It started early with some boat maintenance, Phil was helping me clean off the beard that had grown on the waterline of the hull, ironic that the Galapagos authorities insisted that we had a pristine underside (which we did) and then the growth on the boat has gone mad. Anyway, we cleaned it off with a scouring pad, and as we rounded the bow to do the other side, Phil decided to throw himself into the water over the front of the dinghy. He was not happy about being in the water given the tales of sharks in the anchorage, but I couldn't stop laughing at the spectacle. Udo from Endo2 was equally amused as he watched the event unfold. It has made Phil an accepted member of the fleet immediately.

When the work was done, we went back to Las Grietas for another snorkel, and this time we went all the way through the rift. The further we went, the quieter it became, and the fish got larger and more numerous. Speaking to the warden in my best spanish, I asked her how the fish got there. Apparently,  they got through the gaps in the rocks from the ocean as small toddlers, but then they grew too large to get back again, so they stay and get bigger still. We did also see a blue and white spotted moray eel that flitted between two of the pools. Very nice to see.

Today, we are getting the last provisions (fresh fruit and veg) for the long trip. Looking at the Windyty app, it looks as though we will be able to take the rhumb line to the Marquesas! After we got back to the boat I noticed that the dan d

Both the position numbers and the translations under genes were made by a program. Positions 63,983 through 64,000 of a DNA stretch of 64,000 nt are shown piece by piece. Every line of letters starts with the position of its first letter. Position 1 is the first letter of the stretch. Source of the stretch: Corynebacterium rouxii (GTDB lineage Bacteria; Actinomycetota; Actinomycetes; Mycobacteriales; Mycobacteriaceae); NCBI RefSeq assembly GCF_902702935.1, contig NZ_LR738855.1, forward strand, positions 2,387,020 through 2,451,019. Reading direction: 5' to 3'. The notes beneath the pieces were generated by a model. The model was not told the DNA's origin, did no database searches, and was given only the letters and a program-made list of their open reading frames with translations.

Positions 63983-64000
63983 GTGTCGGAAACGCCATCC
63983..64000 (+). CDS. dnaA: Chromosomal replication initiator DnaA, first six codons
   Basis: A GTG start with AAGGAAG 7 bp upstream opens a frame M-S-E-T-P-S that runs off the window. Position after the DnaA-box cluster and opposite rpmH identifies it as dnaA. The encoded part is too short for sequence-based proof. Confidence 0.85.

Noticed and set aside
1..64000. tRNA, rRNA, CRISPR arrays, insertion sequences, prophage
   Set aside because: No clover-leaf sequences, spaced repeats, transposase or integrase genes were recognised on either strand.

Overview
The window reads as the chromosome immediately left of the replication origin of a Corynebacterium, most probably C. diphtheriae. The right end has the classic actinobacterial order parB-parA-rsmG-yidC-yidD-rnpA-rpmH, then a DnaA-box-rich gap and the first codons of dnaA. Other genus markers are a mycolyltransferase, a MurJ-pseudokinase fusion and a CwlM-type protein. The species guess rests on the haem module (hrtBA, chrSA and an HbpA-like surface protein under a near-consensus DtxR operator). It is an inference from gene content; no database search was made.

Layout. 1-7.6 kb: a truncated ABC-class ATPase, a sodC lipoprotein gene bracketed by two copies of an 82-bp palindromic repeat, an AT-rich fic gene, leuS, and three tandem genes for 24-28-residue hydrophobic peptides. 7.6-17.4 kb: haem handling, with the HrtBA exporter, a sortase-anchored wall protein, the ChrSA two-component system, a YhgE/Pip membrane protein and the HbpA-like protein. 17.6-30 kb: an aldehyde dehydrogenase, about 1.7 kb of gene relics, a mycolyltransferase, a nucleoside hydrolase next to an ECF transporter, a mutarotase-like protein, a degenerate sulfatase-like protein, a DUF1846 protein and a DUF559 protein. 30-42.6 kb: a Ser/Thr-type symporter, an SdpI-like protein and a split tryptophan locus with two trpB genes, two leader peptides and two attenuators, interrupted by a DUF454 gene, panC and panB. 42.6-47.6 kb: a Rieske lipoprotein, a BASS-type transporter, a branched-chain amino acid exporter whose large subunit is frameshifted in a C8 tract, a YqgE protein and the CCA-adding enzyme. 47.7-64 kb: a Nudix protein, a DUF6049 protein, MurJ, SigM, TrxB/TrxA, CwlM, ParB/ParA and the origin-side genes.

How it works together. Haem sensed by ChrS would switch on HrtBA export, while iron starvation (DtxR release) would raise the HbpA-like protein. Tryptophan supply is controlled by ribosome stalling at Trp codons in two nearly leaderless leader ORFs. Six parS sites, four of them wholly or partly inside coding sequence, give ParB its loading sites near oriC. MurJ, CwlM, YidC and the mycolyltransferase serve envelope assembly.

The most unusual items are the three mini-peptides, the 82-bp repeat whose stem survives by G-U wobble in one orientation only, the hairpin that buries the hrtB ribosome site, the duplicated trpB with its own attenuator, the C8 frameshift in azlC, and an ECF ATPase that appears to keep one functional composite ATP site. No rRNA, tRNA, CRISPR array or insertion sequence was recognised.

Buoy wasn't sitting properly in its holder and in going across to resit it I noticed that the fishing rod was missing! It turns out that it's been stolen, as has that of another rally boat. Not a nice memory of the Galapagos. Debra broadcast what had happened on the VHF rally channel and asked if anyone had any fishing tackle for sale and we're now the proud owners of some very impressive kit. I'm not sure it will improve our fishing prowess however ....

Our last trip out this afternoon was to Tortuga Bay, a beautiful bay 4km from Puerto Ayora. After the walk there we were ready for a refreshing swim before taking a local boat back.

So now it's time to head back to Tumi in readiness for our departure tomorrow. We'll maintain a blog on our trip but won't be able to upload it until we arrive in the Marquesas in around 3 weeks time.